North Sea solitude on a tranquil, moon-shaped stretch of island


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We know, right. Germany and beaches seems an unlikely pairing, but with access to both the North and Baltic seas, the country has more than 1,200 miles of coastline that includes classic seaside resorts like Zingst and Scharbeutz. Even better are the broad, romantic sweeps of sand on popular islands like Sylt and Rügen, where Germany’s showbiz set congregate on long summer days. South of Sylt lies another beautiful, lesser known North Frisian island -- Amrum.

Small, and with a population of 2,300, Amrum lays claim to Europe’s widest beach (a stretch of shore that takes up one third of the island), white sand dunes, picturesque Frisian villages, a graveyard with so-called “talking headstones” and a bird center. When the sea’s out, it’s possible to walk across the tideland to neighboring island Föhr. But the main draw here remains tranquility and nature throughout all seasons: the beach, the North Sea, its wind and waves, and the possibility of escape. Unlike Sylt or Rügen, Amrum can only be reached by boat, which adds to its remote appeal.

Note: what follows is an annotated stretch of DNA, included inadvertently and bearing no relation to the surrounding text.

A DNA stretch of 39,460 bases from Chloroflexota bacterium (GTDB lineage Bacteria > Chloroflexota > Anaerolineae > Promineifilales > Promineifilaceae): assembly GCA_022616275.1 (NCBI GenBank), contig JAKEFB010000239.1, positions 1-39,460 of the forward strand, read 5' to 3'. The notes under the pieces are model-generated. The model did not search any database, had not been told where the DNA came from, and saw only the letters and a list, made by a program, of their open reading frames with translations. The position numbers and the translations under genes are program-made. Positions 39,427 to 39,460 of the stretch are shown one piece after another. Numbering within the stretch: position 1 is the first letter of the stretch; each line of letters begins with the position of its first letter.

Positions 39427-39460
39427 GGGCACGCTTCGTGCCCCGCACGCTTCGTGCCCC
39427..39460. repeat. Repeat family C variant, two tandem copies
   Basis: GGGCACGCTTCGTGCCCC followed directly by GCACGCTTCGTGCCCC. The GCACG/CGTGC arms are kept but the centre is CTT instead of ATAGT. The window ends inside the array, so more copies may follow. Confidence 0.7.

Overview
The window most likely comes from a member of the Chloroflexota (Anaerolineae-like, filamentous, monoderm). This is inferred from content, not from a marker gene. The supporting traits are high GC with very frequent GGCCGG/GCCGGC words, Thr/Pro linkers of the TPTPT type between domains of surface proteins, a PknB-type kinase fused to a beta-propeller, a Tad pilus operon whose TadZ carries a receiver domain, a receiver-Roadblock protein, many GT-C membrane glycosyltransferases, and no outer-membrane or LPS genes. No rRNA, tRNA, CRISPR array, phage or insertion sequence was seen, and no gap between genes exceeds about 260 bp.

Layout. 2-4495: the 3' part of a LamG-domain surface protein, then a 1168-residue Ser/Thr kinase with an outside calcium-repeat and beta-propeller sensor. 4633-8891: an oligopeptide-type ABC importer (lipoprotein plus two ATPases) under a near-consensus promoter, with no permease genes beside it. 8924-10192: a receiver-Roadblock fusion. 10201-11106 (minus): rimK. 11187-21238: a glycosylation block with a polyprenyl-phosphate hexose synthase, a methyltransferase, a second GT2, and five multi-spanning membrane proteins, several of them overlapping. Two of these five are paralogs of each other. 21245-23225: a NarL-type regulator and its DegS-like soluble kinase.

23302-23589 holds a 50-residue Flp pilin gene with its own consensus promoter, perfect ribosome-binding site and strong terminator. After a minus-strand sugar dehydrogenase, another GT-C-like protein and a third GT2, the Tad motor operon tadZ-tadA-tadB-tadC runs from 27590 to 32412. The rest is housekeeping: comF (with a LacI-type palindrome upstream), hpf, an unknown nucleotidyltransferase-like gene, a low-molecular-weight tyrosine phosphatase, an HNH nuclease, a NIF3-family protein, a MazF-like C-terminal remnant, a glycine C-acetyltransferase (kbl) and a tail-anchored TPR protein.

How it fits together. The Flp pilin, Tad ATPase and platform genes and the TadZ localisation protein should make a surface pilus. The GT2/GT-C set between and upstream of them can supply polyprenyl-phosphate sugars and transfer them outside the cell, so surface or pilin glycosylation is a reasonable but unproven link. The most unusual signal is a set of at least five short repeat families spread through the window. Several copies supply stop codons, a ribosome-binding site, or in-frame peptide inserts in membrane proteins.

Photos: F1online digitale Bildagentur GmbH / Alamy Stock Photo, F1online digitale Bildagentur GmbH / Alamy Stock Photo, robertharding / Alamy Stock Photo, imageBROKER / Alamy Stock Photo

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Amrum's Kneipsand is among the largest sandy beaches in Europe.


Windswept sands


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